ALTON - The Piasa Indians, a state and national champion drum drill team, recently gathered at the VFW Post 1308 for what was described as an "emotional and fun reunion."

Founded, choreographed and managed by Norma Helwig Glazebrook, the drill corps entertained marching in parades and twirling in exhibitions as well as competed across the country between 1955 and 1975. Over the years, the Piasa Indians included a baton, drum line and flag corps.

The recent reunion provided members of the Piasa Indians a chance to give thanks to Glazebrook for creating a physical outlet for children as well as teaching discipline, teamwork and responsibility while having fun.

Glazebrook, now 86, said the reunion went "fantastic" and she was so excited to see her former team members. The Piasa Indians were national champions under Glazebrook and featured on a national stage because of the team's talent.

"I believe we had people from seven states," Glazebrook said of the reunion. "We had a really good reunion and some of the old-timers back that were in the corps in the early '50s. It was emotional for me, but a good emotion. I wasn't sad, I thought it was just wonderful the girls and boys put this together."

Glazebrook said she had many fond memories of the time she and the youth traveled across the country.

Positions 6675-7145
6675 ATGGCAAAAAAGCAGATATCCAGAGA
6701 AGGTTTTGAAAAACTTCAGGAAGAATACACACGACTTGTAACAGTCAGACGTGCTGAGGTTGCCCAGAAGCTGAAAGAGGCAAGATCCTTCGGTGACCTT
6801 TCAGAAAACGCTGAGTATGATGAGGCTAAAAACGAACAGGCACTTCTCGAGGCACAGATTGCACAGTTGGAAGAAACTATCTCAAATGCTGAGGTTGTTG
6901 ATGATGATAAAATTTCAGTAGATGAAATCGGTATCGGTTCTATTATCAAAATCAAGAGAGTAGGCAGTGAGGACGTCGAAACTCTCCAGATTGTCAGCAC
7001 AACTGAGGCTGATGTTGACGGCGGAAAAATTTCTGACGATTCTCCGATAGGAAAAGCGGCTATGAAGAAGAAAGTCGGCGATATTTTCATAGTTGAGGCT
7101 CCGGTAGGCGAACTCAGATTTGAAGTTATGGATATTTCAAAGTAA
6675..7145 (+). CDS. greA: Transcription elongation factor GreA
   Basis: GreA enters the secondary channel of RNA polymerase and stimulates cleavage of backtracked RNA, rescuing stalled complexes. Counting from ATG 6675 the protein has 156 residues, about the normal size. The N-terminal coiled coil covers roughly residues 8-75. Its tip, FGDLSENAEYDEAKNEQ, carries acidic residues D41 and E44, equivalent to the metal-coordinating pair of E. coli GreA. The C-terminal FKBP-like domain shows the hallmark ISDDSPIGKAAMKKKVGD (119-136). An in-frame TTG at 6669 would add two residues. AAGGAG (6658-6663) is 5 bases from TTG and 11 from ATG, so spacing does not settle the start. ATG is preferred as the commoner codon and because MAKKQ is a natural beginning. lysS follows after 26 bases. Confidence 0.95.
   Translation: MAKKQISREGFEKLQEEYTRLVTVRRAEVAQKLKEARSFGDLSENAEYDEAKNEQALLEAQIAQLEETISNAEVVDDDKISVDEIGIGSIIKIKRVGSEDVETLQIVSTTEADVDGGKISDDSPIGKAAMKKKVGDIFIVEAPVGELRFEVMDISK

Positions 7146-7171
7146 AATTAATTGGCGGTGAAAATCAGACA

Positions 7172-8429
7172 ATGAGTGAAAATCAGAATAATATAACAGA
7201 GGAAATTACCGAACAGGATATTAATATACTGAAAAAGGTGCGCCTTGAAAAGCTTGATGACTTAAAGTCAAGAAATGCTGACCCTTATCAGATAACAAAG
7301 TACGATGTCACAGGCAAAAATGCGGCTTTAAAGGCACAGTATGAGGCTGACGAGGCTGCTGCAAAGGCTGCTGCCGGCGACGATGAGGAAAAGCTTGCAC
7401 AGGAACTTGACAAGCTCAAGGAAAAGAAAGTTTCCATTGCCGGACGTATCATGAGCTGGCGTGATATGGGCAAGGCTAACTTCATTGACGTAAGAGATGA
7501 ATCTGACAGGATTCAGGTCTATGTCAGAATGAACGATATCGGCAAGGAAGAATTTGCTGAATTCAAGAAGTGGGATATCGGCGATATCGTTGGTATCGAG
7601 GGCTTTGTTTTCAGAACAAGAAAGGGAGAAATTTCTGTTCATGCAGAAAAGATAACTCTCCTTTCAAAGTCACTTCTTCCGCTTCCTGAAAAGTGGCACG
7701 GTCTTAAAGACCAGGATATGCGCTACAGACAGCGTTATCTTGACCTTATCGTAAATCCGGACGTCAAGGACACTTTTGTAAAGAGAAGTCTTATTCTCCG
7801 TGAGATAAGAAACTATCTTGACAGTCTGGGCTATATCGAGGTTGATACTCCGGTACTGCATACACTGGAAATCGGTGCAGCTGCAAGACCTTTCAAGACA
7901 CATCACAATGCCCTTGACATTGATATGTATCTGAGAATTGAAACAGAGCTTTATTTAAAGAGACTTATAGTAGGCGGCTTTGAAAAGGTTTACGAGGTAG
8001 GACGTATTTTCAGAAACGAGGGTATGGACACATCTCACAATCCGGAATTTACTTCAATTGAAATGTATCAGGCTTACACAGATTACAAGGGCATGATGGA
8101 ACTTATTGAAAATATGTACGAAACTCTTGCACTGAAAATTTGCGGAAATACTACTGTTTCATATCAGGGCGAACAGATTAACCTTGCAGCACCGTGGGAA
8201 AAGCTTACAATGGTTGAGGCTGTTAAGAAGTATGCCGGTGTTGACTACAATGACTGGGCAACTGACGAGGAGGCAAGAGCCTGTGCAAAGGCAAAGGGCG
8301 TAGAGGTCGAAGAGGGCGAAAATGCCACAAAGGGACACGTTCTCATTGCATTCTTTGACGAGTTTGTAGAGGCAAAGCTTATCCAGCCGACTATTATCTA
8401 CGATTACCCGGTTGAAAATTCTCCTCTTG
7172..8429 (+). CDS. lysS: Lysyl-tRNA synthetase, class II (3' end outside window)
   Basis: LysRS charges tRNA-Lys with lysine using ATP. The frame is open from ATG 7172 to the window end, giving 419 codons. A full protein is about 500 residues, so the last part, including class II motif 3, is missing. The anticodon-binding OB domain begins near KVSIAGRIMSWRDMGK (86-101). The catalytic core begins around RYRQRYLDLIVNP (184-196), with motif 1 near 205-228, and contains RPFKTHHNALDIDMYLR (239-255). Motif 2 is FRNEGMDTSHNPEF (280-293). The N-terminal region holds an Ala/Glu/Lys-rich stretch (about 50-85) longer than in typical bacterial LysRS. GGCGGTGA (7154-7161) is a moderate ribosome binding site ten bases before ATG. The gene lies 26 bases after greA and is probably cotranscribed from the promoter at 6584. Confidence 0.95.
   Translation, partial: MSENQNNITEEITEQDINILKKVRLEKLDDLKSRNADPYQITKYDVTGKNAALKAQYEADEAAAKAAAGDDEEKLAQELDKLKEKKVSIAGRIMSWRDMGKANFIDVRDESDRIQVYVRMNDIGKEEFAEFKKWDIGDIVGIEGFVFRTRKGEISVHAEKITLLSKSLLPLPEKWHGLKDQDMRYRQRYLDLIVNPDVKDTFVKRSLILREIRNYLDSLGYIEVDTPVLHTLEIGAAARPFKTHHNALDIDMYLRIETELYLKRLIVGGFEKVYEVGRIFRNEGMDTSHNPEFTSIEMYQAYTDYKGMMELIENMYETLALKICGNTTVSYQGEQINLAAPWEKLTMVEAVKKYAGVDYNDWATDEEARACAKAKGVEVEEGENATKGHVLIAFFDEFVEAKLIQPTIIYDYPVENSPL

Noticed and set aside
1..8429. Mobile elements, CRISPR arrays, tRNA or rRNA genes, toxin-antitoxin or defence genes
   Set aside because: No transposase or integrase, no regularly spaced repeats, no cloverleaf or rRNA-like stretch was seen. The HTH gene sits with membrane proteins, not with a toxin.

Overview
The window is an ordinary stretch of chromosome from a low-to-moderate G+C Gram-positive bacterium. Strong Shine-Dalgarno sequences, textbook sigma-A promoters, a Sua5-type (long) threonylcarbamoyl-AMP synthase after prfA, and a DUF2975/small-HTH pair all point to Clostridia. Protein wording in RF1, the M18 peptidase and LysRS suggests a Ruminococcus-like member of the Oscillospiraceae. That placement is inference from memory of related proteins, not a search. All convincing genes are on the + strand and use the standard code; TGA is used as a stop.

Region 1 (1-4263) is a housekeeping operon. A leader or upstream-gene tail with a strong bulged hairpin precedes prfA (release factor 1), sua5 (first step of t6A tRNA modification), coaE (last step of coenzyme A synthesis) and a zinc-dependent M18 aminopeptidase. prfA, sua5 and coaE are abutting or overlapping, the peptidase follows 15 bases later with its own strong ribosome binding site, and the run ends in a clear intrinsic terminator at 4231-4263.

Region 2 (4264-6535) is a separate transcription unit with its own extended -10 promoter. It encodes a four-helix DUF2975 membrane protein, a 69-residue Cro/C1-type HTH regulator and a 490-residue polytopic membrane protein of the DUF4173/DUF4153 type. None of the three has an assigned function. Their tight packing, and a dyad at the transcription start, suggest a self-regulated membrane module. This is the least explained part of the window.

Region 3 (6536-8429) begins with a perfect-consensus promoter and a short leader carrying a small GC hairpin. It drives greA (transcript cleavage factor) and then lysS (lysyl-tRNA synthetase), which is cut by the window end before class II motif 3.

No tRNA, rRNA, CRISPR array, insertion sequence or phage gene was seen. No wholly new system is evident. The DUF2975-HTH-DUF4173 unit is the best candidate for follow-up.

Once the team was being transported near Chicago and stayed in grasses near the Chicago zoo, close to zoo animals, which was interesting, Glazebrook said. She said the zookeepers were extremely nice to her and the team members. Another time, the group crossed the U.S. border to Canada and the place they were staying at thought they were real Indians. The people expected the Piasa Indians to set up their wig-wams. The group stayed there, but had to bath with swimming suits in the lake and the accommodations left a lot to be desired. One other funny memory was when the boys and girls were staying at the YMCA and she was told the boys had been tossing water balloons off the sixth floor.

"I was afraid someone would get hurt and pulled my army cot and slept there all night making sure the boys didn't misbehave again," Glazebrook said.

Some of the Piasa Indian alums told Norma the time with the group helped shape their life and provided a work ethic they never forgot. The group ate on $3 a day each, so they also learned to watch their money in regard to food.

“It was an amazing experience working with them. In 1990, we had a reunion and I told them most of you are out in the workforce and world and I hope you have used the discipline you learned to apply yourself in anything you want to do.”

The group of Piasa Indians never forgot their leader and they all remain close, some five or six decades later.

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